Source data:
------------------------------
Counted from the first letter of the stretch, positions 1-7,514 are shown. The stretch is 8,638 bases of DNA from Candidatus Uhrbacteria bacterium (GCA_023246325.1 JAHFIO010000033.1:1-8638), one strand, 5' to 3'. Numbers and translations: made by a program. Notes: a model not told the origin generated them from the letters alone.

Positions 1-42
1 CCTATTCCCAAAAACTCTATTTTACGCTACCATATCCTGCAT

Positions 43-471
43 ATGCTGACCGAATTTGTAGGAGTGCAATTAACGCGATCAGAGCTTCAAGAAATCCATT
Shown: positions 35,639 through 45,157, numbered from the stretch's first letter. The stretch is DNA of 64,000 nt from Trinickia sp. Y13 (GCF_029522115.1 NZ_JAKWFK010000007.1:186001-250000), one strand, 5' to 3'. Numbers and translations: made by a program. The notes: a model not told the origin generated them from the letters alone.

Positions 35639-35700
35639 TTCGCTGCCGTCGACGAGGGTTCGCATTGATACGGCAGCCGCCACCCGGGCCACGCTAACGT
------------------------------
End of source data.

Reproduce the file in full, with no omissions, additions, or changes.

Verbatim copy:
Counted from the first letter of the stretch, positions 1-7,514 are shown. The stretch is 8,638 bases of DNA from Candidatus Uhrbacteria bacterium (GCA_023246325.1 JAHFIO010000033.1:1-8638), one strand, 5' to 3'. Numbers and translations: made by a program. Notes: a model not told the origin generated them from the letters alone.

Positions 1-42
1 CCTATTCCCAAAAACTCTATTTTACGCTACCATATCCTGCAT

Positions 43-471
43 ATGCTGACCGAATTTGTAGGAGTGCAATTAACGCGATCAGAGCTTCAAGAAATCCATT
Shown: positions 35,639 through 45,157, numbered from the stretch's first letter. The stretch is DNA of 64,000 nt from Trinickia sp. Y13 (GCF_029522115.1 NZ_JAKWFK010000007.1:186001-250000), one strand, 5' to 3'. Numbers and translations: made by a program. The notes: a model not told the origin generated them from the letters alone.

Positions 35639-35700
35639 TTCGCTGCCGTCGACGAGGGTTCGCATTGATACGGCAGCCGCCACCCGGGCCACGCTAACGT